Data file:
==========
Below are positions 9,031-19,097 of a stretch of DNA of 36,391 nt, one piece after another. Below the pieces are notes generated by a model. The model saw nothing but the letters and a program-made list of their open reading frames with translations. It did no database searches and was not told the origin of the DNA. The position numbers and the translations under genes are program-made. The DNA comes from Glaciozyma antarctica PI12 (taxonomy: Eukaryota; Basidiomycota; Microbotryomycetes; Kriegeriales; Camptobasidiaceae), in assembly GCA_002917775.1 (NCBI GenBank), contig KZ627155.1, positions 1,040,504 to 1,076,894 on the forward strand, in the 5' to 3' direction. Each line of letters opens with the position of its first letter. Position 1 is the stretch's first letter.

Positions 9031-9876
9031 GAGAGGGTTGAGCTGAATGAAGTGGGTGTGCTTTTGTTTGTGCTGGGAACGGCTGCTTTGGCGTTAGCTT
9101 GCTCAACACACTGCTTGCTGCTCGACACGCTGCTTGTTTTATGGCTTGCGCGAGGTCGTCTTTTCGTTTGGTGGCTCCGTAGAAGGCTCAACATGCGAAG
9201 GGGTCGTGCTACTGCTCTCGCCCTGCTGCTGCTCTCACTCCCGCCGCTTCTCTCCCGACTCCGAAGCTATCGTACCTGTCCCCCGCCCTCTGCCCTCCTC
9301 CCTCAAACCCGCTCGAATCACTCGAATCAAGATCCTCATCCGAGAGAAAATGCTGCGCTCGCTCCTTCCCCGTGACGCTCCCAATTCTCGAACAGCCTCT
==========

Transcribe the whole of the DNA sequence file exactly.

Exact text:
Below are positions 9,031-19,097 of a stretch of DNA of 36,391 nt, one piece after another. Below the pieces are notes generated by a model. The model saw nothing but the letters and a program-made list of their open reading frames with translations. It did no database searches and was not told the origin of the DNA. The position numbers and the translations under genes are program-made. The DNA comes from Glaciozyma antarctica PI12 (taxonomy: Eukaryota; Basidiomycota; Microbotryomycetes; Kriegeriales; Camptobasidiaceae), in assembly GCA_002917775.1 (NCBI GenBank), contig KZ627155.1, positions 1,040,504 to 1,076,894 on the forward strand, in the 5' to 3' direction. Each line of letters opens with the position of its first letter. Position 1 is the stretch's first letter.

Positions 9031-9876
9031 GAGAGGGTTGAGCTGAATGAAGTGGGTGTGCTTTTGTTTGTGCTGGGAACGGCTGCTTTGGCGTTAGCTT
9101 GCTCAACACACTGCTTGCTGCTCGACACGCTGCTTGTTTTATGGCTTGCGCGAGGTCGTCTTTTCGTTTGGTGGCTCCGTAGAAGGCTCAACATGCGAAG
9201 GGGTCGTGCTACTGCTCTCGCCCTGCTGCTGCTCTCACTCCCGCCGCTTCTCTCCCGACTCCGAAGCTATCGTACCTGTCCCCCGCCCTCTGCCCTCCTC
9301 CCTCAAACCCGCTCGAATCACTCGAATCAAGATCCTCATCCGAGAGAAAATGCTGCGCTCGCTCCTTCCCCGTGACGCTCCCAATTCTCGAACAGCCTCT